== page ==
The scaphoid is one of the small group of bones in the wrist called the carpal bones. It is the most common carpal bone to fracture among athletes and is often caused by falling onto an outstretched hand.
Scaphoid fracture symptoms
Symptoms of a scaphoid fracture include pain in the wrist at the time of injury and rapid swelling at the back of the wrist. Pain may settle down soon after the fall but the patient will have difficulty gripping things. There will be tenderness when pressing in on the wrist compared with the non injured wrist.
Scaphoid fracture treatment
The exact area of tenderness is called the anatomical snuff box and is located between two tendons on the thumb side of the wrist. Compression of the thumb inwards towards the wrist causes pain. Initially treatment of a scaphoid bone fracture would be to apply ice or cold therapy, protect the wrist with bandaging or strapping and seek medical attention.
What can a Doctor do?
A doctor will X-ray the wrist to confirm diagnosis of a scaphoid bone fracture. However, the injury may not always show up on an X-ray. If the doctor suspects a fracture but the X-ray is normal then it cannot be ruled out. In this case an MRI or bone scan will reveal the fracture.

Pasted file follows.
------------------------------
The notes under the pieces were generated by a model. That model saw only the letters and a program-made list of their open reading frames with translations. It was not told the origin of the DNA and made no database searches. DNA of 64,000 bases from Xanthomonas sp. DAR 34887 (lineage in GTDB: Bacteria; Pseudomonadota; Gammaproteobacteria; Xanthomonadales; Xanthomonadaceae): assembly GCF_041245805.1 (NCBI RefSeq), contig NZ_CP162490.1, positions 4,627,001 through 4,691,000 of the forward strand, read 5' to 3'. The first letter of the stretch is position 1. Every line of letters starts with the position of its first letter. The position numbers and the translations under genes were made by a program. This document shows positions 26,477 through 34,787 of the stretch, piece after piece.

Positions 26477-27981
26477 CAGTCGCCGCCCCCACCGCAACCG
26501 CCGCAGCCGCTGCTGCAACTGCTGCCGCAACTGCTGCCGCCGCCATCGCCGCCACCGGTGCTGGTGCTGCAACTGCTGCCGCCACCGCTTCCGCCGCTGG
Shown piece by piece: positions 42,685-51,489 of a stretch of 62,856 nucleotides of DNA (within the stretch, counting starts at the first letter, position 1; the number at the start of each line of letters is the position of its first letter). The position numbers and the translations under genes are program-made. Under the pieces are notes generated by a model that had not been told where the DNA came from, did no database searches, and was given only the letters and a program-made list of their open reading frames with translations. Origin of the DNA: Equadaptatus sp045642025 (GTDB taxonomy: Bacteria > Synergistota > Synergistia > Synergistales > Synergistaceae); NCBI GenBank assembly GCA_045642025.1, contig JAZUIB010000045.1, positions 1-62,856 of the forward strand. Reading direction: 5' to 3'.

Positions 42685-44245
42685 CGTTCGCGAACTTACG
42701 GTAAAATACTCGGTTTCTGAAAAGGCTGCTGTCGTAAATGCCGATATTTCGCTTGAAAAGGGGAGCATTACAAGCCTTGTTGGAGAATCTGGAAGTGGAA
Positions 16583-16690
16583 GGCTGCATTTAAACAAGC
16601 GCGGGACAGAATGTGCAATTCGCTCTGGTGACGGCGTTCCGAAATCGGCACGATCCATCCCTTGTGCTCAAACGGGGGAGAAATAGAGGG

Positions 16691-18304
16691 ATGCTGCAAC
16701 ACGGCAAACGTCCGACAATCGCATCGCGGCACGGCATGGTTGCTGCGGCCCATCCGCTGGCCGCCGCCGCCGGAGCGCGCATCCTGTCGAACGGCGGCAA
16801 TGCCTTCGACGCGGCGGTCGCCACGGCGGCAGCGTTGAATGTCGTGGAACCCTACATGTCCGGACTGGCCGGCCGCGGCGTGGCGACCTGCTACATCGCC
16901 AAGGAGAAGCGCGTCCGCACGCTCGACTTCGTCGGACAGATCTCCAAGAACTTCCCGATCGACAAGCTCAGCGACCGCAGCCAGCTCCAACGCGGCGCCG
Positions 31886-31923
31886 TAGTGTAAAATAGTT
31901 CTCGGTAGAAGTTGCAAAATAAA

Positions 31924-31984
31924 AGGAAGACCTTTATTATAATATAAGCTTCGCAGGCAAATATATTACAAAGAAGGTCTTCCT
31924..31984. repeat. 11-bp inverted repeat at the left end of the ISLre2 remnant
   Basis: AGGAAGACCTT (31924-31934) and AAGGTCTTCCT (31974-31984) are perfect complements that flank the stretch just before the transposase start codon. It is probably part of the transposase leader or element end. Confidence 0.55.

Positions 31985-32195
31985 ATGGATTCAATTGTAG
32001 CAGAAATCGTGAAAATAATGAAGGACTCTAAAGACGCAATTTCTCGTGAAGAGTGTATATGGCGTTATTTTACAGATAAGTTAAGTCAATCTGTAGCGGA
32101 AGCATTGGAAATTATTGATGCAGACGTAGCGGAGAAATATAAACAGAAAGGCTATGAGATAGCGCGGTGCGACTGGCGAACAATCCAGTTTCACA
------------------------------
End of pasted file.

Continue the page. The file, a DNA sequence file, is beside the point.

The wrist will be Immobilized for 8 weeks in a plaster cast extending from just below the elbow, over the wrist and base of the thumb. A scaphoid fracture cast of this size is needed to properly immobilize the wrist and allow the bone to heal. After 8 weeks the scaphoid fracture is re-assessed and rehabilitation exercises can begin along with a gradual return to sport. It is important to fully strengthen the wrist following so many weeks in a cast as the muscles will waste away.
Scaphoid fracture surgery
Scaphoid fractures have a risk of not healing properly due to the poor blood supply. If this happens then in some cases the fracture is immobilized again for a further 4 to 6 weeks. Immobilizing beyond this time is unlikely to be beneficial so in this case surgery is often required and many surgeons would do this sooner rather than opting for a further period of immobilization. See scaphoid fracture surgery for an interview with a wrist and hand surgeon.